Denver Broncos coach Vic Fangio has been a defensive playcaller in the NFL for more than two decades. And in those previous 324 regular-season games or so, he had never called the blitz that he called on the Broncos' final defensive snap Sunday, the one that preserved an 18-12 victory over the New England Patriots.
As in not once, not ever.
"We just knew this is it, this is the play," said Broncos rookie cornerback Michael Ojemudia of the double-safety blitz. "All-out blitz, we've got to cover for 1-2-3 seconds. Thanks to Vic for having the trust for us to cover our guys ... that definitely takes some guts."
Or as Broncos safety Justin Simmons put it: "That’s very Vic-esque."
The Broncos, having now crept back to 2-3 after their 0-3 start to the season, left Foxborough, Massachusetts, Sunday night with plenty to feel good about. Quarterback Drew Lock was back in the lineup and brought some big-play swagger with him, running back Phillip Lindsay returned to the lineup with a 100-yard rushing game and Tim Patrick had his second consecutive 100-yard receiving game.
But it was the Broncos' defense that shined brightest, forcing three turnovers with four sacks and closing the door on the victory. The exclamation point at the end was Fangio's double-safety blitz on the Patriots' final offensive play, a fourth-and-10 at the Broncos’ 24-yard line with 1 minute, 3 seconds to play in the game.
If the Patriots, who had already scored nine points in the quarter, had converted, they would have had the ball at the Broncos’ 10-yard line with just under a minute left in the game and a timeout still in hand. Instead, Cam Newton’s pass bounced behind wide receiver N'Keal Harry with Broncos cornerback De'Vante Bausby trying to close the gap.
"Well, we didn’t execute the way we're supposed to and that was contingent upon me," Newton said following the game. "I knew I was going to get hit; I just tried to find a spot to give him -- so he could make a play on it -- it was a defender in the interior part still on the field. So I tried to give him an opportunity."
Fangio, who has steadily cranked up the blitzes in the weeks since pass-rushers Von Miller and Jurrell Casey both went to injured reserve, used more five- and six-man pressures in the Oct. 1 win over the New York Jets than he had in the Broncos' previous three games combined. Sunday, Fangio cranked up the heat again, including the seven-man pressure to close out the game that included both Simmons and fellow safety Kareem Jackson.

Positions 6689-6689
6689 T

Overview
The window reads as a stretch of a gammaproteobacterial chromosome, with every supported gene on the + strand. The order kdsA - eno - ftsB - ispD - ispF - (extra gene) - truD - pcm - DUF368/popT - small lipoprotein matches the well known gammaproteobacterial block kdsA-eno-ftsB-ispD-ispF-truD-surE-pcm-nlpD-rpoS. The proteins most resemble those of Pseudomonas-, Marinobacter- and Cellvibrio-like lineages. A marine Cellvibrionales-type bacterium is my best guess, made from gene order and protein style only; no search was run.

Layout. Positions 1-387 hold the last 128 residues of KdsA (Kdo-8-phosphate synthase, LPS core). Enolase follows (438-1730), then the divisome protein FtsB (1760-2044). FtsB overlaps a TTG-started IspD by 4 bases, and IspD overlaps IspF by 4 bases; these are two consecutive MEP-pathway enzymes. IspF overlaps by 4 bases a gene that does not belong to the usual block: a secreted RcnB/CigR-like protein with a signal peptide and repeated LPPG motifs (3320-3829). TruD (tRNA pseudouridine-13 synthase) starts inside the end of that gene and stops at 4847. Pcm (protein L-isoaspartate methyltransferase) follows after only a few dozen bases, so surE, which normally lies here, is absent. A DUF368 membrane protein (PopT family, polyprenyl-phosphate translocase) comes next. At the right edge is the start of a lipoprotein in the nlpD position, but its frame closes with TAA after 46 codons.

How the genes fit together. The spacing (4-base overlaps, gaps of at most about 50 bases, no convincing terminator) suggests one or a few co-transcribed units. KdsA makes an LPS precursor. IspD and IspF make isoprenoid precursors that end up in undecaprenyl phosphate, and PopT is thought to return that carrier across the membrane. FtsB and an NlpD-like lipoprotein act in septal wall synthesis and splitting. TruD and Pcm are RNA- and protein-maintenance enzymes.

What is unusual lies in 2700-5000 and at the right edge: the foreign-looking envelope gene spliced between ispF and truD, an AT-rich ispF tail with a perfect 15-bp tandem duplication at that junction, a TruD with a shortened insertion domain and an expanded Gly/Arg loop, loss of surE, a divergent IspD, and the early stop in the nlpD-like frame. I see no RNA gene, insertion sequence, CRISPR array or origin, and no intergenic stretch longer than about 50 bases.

The blitz-or-bust play left just four players in coverage.
"I've pronounced to you and everybody else that at one time I was the leading blitz guy in the NFL, but I have been calling defense now for 20-something years, so the last few years with the teams I have had in San Francisco and Chicago we didn't need to," Fangio said. "But it's there when it needs to be had; obviously, we needed it [Sunday]. The final one [Sunday] that we put in for this game, we hadn't run before -- I had never run before in my career. We put it in and I called it."
"He just has a great feel for the game," Simmons said. "... He just felt it was the right time ... that's a lot of trust in the players to execute it."
The Broncos had their first three-takeaway game of the year on defense -- they had entered the game tied for last in the league with just two takeaways through the season's first four weeks -- to go with four sacks.
With a smattering of additional blitzes, the Broncos now have 10 sacks combined in the past two games. Fangio said after the game he was "thoroughly impressed" with the group's efforts.
"The way that game turned out in the fourth quarter, it could've got away from us; it did get away from us [some], but it could've been fatal," Fangio said. "I think it speaks volumes to the type of players we have here, the type of team we have, the conviction they have. Those guys went out there and fought, fought, fought. They did a great job -- that's a good offense that we faced. They average 30 points a game with Cam Newton as the quarterback."
The turn-it-up philosophy will be put to the ultimate test next Sunday when the Broncos face the Kansas City Chiefs and Patrick Mahomes for the first time this season. In two meetings against Denver last year, Mahomes completed 82% of his passes with three touchdowns and an interception -- Mahomes left the first meeting of the season against the Broncos with a right knee injury when he was 10-of-11 in the game.
But for two weeks, at least, the Broncos have begun to discover how they can make plays without Miller as their ultimate eraser.
"We just kept harping -- do what we do, do what we do, attack," Simmons said. "You could tell guys were a little fatigued ... [but] I was proud of us. I was really proud of the way we finished on defense."